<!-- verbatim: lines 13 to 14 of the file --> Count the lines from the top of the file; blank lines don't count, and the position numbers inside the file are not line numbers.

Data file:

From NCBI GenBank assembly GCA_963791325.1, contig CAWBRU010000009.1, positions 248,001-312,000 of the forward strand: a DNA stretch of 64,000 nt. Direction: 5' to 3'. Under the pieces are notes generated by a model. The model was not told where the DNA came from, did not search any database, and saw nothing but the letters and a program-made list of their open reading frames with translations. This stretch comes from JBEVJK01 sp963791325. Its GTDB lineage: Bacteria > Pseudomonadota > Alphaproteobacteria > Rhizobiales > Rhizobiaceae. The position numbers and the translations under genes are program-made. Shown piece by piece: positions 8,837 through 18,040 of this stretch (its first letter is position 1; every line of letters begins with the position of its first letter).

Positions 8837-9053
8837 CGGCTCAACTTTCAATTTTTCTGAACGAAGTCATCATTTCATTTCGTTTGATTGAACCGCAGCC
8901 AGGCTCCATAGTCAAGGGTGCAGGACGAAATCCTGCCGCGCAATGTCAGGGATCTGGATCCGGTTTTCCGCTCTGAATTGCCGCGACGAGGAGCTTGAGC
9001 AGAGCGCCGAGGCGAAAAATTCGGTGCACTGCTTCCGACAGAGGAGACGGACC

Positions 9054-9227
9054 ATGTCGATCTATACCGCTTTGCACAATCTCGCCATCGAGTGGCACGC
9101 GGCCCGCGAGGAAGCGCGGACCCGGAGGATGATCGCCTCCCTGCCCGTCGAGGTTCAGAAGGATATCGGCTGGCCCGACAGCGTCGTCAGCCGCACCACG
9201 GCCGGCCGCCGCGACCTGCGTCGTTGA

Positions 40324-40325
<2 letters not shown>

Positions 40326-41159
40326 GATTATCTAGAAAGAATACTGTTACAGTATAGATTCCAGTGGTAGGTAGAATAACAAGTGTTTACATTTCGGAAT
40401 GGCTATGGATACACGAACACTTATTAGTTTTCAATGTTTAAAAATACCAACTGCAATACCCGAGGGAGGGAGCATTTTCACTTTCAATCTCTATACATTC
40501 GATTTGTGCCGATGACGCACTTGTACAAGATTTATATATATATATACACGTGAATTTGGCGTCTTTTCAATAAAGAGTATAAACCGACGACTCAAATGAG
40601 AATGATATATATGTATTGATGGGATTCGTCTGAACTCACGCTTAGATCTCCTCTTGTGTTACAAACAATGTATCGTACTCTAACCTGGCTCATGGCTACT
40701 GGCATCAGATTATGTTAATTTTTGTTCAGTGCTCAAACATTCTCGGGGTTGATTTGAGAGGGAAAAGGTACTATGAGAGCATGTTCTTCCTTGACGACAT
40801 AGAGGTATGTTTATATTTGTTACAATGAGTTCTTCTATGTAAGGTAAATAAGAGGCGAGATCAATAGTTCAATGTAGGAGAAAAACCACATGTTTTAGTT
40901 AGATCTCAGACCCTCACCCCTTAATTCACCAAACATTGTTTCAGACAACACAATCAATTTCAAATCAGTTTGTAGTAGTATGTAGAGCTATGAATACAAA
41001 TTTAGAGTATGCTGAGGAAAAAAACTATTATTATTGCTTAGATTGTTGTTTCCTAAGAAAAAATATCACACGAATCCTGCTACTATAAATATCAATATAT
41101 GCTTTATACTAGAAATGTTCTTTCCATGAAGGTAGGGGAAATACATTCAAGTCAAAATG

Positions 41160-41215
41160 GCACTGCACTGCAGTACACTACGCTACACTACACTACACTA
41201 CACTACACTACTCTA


40326 GATTATCTAGAAAGAATACTGTTACAGTATAGATTCCAGTGGTAGGTAGAATAACAAGTGTTTACATTTCGGAAT
40401 GGCTATGGATACACGAACACTTATTAGTTTTCAATGTTTAAAAATACCAACTGCAATACCCGAGGGAGGGAGCATTTTCACTTTCAATCTCTATACATTC